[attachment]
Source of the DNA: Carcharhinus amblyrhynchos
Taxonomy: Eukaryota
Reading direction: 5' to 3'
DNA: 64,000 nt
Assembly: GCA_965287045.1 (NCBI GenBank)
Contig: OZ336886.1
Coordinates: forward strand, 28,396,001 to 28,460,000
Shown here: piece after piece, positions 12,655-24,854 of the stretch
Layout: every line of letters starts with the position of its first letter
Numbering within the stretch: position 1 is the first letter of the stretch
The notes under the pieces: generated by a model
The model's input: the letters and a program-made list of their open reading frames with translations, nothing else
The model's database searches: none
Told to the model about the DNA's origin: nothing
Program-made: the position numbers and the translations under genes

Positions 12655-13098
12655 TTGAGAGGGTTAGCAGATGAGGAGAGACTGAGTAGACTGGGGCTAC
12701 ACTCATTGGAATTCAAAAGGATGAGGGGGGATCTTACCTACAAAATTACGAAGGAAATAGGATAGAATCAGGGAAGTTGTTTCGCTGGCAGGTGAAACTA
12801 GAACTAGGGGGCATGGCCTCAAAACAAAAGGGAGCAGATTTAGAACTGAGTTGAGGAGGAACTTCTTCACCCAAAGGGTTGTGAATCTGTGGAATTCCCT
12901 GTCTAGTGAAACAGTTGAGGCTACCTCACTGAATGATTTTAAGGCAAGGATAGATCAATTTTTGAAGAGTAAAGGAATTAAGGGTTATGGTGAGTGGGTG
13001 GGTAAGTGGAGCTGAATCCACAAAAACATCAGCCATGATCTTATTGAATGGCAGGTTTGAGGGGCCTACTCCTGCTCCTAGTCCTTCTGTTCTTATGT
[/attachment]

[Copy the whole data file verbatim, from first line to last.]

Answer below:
Source of the DNA: Carcharhinus amblyrhynchos
Taxonomy: Eukaryota
Reading direction: 5' to 3'
DNA: 64,000 nt
Assembly: GCA_965287045.1 (NCBI GenBank)
Contig: OZ336886.1
Coordinates: forward strand, 28,396,001 to 28,460,000
Shown here: piece after piece, positions 12,655-24,854 of the stretch
Layout: every line of letters starts with the position of its first letter
Numbering within the stretch: position 1 is the first letter of the stretch
The notes under the pieces: generated by a model
The model's input: the letters and a program-made list of their open reading frames with translations, nothing else
The model's database searches: none
Told to the model about the DNA's origin: nothing
Program-made: the position numbers and the translations under genes

Positions 12655-13098
12655 TTGAGAGGGTTAGCAGATGAGGAGAGACTGAGTAGACTGGGGCTAC
12701 ACTCATTGGAATTCAAAAGGATGAGGGGGGATCTTACCTACAAAATTACGAAGGAAATAGGATAGAATCAGGGAAGTTGTTTCGCTGGCAGGTGAAACTA
12801 GAACTAGGGGGCATGGCCTCAAAACAAAAGGGAGCAGATTTAGAACTGAGTTGAGGAGGAACTTCTTCACCCAAAGGGTTGTGAATCTGTGGAATTCCCT
12901 GTCTAGTGAAACAGTTGAGGCTACCTCACTGAATGATTTTAAGGCAAGGATAGATCAATTTTTGAAGAGTAAAGGAATTAAGGGTTATGGTGAGTGGGTG
13001 GGTAAGTGGAGCTGAATCCACAAAAACATCAGCCATGATCTTATTGAATGGCAGGTTTGAGGGGCCTACTCCTGCTCCTAGTCCTTCTGTTCTTATGT